How to Replace Starter Motor

Updated July 20, 2017

The starter motor in a vehicle runs off electrical power supplied by the battery. Its purpose is to push a spinning gear into the flywheel to engage the crankshaft. The spinning crankshaft will set the engine in motion. Once the starter goes bad, the starter will not be able to convert the electrical energy to mechanical energy. Replacing the faulty starter motor will be neccessary.

Park the car on a flat level surface. Ensure the parking brake is set.

Open the bonnet for access to the engine compartment. Isolate the battery by unbolting the positive and negative terminals with a line wrench.

Locate the starter under the vehicle. The starter is always located between the transmission ( transaxle if the vehicle is a front-wheel drive) and the engine.

Disconnect the wires at the top of the starter. The starter will have two studs on the solenoid with wires attached. Unbolt the nut with a socket wrench and pull the wires off the studs.

Unbolt the starter with a socket wrench. Pull the starter off the bracket by hand and place it in the box the new starter was sold in. The automotive-parts store will require the old starter returned for the core-deposit.

Position the new starter to the mounting bracket. Thread each bolt by hand. Once all the bolts are started, tighten with a socket wrench.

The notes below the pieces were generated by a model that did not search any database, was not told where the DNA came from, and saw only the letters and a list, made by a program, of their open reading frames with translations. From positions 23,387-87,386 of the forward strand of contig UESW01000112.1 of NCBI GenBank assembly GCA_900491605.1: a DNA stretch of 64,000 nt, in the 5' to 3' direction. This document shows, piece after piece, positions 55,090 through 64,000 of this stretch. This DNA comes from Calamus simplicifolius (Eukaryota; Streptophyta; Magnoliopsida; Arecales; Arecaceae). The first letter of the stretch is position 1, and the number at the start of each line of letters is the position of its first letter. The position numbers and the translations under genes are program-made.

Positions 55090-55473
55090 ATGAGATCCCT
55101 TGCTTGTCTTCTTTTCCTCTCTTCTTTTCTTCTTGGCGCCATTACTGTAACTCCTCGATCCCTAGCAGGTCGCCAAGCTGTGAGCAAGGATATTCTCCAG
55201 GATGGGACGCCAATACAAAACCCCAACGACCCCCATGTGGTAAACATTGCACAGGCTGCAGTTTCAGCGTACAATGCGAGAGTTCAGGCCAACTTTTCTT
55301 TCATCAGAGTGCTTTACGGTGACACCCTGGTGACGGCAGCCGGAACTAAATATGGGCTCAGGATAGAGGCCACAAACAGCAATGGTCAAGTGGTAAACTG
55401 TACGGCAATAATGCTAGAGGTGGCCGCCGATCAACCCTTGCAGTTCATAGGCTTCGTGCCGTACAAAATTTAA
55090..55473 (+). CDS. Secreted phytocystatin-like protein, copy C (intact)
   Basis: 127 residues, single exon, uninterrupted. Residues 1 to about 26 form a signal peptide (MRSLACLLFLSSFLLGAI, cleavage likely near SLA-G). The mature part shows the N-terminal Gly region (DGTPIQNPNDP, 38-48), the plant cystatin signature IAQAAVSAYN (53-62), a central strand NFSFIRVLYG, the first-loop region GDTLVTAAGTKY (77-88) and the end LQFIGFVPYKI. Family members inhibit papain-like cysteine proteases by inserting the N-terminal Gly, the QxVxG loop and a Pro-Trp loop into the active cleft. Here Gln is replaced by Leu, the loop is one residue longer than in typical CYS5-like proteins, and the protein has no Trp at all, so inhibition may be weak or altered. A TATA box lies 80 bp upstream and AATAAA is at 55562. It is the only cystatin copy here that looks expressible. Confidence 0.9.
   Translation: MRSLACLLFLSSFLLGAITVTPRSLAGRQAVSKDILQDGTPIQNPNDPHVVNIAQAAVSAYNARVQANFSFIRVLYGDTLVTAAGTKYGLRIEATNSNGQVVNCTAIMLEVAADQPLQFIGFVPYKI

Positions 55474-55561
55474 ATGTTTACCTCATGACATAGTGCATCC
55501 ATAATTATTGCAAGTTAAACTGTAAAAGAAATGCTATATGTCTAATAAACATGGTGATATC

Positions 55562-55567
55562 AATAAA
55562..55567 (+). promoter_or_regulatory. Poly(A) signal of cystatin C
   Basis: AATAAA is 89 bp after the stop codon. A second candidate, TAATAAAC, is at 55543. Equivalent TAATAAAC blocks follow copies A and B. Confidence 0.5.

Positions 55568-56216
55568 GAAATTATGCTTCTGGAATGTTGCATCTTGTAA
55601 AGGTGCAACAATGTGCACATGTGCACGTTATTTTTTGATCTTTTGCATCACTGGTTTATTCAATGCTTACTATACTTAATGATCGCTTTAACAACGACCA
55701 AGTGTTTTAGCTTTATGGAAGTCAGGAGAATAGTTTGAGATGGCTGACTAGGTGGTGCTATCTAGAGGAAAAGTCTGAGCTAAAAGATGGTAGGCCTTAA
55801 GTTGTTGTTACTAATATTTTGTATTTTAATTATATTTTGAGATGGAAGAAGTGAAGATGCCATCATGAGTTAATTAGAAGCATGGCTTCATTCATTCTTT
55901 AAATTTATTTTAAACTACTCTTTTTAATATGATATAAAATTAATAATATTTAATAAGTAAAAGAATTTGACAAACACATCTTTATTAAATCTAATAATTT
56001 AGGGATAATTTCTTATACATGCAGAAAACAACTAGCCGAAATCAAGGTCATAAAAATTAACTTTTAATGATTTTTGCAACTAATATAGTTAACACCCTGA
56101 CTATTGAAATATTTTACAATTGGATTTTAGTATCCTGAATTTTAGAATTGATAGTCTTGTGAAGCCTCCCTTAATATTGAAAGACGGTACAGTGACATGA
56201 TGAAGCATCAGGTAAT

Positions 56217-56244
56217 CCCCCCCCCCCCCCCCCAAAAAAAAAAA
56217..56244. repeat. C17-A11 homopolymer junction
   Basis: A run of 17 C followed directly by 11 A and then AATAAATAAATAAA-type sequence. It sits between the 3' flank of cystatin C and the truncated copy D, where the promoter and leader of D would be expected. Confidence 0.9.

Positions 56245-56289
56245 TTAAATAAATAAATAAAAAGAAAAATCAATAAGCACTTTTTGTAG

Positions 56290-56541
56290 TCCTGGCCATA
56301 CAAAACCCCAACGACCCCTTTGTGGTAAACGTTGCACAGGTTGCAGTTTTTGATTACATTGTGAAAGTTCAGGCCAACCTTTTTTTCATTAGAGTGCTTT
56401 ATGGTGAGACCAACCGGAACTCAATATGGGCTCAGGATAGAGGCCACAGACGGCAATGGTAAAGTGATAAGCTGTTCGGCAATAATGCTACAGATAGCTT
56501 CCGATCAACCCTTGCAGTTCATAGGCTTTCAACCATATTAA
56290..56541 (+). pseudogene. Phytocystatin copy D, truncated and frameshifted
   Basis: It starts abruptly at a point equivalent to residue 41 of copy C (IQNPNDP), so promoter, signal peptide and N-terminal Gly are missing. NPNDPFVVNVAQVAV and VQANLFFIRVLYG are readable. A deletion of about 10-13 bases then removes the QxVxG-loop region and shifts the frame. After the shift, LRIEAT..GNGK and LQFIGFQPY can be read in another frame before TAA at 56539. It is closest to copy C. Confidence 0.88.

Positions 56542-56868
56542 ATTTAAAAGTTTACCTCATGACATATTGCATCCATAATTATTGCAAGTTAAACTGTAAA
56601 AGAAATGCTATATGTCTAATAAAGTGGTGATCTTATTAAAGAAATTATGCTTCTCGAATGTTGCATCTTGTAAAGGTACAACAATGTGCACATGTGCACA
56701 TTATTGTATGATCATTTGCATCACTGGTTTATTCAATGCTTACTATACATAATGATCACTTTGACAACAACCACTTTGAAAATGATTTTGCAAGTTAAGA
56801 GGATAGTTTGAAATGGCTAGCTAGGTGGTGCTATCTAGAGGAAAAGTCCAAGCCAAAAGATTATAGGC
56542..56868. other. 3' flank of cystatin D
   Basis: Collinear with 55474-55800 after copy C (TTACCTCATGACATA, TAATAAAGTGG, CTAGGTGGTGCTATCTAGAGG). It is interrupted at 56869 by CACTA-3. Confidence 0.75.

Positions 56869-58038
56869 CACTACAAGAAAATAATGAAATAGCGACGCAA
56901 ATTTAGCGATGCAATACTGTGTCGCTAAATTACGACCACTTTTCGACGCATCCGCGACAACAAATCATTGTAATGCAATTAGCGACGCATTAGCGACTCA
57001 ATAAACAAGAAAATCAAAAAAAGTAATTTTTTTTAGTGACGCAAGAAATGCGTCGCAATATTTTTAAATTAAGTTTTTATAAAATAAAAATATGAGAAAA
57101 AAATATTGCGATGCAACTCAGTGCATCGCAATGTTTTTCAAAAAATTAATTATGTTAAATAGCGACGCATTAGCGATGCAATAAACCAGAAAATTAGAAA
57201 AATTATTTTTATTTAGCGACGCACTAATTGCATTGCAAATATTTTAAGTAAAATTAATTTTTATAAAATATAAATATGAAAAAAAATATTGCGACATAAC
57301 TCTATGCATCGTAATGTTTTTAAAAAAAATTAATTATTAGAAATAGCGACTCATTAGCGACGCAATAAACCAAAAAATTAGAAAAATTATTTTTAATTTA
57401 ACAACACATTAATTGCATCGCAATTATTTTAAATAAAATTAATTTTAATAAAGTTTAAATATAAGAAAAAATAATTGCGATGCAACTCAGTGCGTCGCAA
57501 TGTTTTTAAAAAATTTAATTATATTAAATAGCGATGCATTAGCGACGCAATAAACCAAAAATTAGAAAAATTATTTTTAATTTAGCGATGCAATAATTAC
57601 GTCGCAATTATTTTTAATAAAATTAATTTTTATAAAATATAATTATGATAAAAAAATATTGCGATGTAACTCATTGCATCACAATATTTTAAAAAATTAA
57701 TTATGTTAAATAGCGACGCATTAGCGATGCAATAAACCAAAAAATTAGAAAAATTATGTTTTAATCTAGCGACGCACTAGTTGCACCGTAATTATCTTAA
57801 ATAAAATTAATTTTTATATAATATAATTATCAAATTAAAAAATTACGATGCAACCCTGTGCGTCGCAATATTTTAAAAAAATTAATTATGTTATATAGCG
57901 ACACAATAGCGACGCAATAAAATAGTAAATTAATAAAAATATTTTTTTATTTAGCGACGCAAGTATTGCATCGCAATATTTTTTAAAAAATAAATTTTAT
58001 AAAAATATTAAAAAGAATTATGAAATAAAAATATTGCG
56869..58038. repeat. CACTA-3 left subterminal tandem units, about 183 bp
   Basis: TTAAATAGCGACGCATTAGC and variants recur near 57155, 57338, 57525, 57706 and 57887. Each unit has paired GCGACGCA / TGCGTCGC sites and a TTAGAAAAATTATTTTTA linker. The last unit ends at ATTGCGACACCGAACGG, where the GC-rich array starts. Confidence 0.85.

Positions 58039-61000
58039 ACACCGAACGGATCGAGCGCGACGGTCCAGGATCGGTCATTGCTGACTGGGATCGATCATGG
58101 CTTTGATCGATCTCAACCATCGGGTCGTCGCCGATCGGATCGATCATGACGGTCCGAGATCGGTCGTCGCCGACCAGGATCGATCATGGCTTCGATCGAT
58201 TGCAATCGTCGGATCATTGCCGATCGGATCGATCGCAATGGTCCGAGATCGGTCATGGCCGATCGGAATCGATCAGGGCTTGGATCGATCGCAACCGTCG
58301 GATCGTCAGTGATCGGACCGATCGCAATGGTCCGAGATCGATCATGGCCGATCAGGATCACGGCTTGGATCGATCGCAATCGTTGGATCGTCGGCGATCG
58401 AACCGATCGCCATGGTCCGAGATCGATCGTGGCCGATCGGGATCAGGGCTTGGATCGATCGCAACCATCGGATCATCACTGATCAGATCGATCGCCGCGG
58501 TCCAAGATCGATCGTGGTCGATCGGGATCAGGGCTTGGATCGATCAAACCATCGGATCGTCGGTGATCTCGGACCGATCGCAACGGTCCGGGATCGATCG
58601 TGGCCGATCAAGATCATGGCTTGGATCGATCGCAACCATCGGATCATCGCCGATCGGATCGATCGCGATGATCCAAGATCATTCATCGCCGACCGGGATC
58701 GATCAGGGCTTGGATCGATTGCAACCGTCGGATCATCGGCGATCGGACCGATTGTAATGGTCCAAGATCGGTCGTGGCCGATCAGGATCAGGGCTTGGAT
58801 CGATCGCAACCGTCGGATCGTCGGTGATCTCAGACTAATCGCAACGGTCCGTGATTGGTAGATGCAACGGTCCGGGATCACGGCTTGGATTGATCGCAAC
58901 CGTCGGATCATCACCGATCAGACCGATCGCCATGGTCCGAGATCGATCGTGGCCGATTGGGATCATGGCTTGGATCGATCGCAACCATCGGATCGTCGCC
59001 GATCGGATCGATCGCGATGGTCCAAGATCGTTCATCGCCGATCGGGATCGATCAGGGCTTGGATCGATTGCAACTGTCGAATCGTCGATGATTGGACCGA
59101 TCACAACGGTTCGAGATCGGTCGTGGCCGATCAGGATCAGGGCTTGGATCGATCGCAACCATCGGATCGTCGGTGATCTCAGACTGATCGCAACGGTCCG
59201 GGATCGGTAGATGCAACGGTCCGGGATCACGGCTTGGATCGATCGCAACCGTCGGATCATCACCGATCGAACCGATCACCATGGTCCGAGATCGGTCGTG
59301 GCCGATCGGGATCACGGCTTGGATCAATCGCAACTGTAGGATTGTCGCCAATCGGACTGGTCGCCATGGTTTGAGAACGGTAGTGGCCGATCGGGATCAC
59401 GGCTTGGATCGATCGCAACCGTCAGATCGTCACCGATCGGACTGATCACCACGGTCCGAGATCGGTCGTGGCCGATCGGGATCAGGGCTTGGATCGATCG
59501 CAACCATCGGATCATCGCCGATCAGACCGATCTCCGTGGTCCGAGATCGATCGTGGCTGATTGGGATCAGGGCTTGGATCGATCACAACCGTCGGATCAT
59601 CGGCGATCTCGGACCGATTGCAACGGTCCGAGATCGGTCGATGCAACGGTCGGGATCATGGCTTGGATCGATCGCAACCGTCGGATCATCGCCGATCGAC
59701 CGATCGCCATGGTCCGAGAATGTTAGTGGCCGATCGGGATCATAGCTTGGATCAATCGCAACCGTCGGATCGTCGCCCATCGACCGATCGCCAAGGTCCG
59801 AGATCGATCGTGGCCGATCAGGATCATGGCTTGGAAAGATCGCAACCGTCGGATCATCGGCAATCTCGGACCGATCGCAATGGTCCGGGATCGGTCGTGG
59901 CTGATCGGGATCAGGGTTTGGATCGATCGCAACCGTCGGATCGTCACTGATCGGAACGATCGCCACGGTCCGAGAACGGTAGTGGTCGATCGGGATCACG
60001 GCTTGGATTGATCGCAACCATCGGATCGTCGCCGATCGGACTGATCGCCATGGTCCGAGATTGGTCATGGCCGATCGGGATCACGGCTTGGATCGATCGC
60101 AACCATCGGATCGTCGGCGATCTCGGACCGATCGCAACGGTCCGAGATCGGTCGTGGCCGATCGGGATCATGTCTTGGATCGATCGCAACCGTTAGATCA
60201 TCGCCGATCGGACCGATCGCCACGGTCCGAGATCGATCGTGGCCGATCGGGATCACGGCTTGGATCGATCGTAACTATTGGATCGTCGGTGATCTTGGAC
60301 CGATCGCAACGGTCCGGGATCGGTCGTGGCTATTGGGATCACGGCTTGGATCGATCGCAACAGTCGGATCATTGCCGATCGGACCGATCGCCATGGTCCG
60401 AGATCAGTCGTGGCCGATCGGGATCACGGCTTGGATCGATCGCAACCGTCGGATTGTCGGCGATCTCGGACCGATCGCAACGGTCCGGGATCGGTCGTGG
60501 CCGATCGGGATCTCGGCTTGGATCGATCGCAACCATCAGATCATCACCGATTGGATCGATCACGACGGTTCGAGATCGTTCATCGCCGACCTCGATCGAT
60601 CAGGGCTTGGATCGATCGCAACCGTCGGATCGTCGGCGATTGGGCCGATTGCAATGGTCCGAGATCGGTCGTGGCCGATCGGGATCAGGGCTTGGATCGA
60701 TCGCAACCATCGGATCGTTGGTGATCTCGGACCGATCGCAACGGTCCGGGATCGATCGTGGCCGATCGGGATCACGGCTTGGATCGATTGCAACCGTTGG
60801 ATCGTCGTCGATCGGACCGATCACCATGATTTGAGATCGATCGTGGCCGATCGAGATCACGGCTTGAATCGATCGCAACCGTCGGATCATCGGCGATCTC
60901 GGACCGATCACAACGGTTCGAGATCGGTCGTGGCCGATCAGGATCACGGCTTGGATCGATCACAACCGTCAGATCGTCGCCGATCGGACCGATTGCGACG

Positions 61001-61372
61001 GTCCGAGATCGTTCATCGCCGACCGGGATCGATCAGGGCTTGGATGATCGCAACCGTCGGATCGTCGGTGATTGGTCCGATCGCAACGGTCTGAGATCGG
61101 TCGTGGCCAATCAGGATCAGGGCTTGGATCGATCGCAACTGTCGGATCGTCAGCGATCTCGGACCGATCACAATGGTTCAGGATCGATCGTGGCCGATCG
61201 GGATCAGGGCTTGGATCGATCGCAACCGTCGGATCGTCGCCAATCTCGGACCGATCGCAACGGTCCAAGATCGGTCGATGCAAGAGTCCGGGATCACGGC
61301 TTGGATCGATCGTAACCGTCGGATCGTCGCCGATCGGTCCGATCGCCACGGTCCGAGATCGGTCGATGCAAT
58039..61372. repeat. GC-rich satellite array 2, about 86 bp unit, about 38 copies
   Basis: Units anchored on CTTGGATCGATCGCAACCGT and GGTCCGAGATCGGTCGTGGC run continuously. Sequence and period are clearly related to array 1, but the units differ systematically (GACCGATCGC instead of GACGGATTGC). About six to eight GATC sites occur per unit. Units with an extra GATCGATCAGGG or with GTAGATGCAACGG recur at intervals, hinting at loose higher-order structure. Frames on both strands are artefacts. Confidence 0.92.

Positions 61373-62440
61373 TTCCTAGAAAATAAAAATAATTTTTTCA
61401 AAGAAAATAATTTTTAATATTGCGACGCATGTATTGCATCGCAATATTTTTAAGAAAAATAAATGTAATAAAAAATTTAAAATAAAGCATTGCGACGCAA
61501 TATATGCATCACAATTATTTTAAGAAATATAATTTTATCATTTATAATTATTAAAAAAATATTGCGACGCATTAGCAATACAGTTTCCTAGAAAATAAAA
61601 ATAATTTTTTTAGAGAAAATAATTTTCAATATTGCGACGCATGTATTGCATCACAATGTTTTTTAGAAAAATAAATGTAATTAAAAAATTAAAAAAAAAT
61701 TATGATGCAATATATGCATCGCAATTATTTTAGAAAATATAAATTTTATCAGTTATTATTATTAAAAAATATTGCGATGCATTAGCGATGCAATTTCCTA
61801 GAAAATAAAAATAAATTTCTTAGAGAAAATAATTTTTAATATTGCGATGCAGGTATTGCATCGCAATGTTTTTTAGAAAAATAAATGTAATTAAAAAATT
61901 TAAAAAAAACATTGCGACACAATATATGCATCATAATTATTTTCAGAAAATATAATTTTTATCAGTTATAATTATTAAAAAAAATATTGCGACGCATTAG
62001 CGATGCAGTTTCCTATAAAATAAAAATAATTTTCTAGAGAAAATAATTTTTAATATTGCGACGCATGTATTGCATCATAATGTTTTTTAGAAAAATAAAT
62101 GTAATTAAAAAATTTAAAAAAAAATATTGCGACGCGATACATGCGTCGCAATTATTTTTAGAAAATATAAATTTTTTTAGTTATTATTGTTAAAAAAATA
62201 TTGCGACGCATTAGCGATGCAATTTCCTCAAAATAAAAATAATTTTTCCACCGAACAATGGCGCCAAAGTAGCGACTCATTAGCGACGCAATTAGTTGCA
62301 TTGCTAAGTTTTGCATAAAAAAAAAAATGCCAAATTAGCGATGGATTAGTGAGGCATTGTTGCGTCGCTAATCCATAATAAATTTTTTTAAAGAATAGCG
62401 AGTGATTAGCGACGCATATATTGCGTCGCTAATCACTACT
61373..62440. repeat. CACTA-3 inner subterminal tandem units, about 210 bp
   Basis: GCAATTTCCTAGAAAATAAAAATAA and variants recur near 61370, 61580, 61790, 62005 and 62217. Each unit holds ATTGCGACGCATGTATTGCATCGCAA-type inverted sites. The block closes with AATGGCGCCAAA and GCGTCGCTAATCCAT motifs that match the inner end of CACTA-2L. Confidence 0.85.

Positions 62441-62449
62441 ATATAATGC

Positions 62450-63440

Unscrew the positive postand place the cable on the stud. Tighten the nut over the wire with a socket wrench. Repeat to install the negative wire.

Tighten the battery cables to the battery. Ensure both cables are tight on the terminal.

Attempt to start the vehicle. The car will start with very little hesitation.


Once the starter is out of the car, take it to the automotive-parts store to be bench tested. This will tell you if the starter is good or bad.


Use caution when working with electrical components. Ensure the battery is isolated.

Things You'll Need

  • Line wrench set
  • Socket wrench
  • Socket set
  • New starter
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About the Author

Gregory Crews has been in the film industry for three years and has appeared in more than 38 major motion pictures and 16 television shows. He also writes detailed automotive tutorials. His expertise in the automotive industry has given him the skills to write detailed technical instructional articles.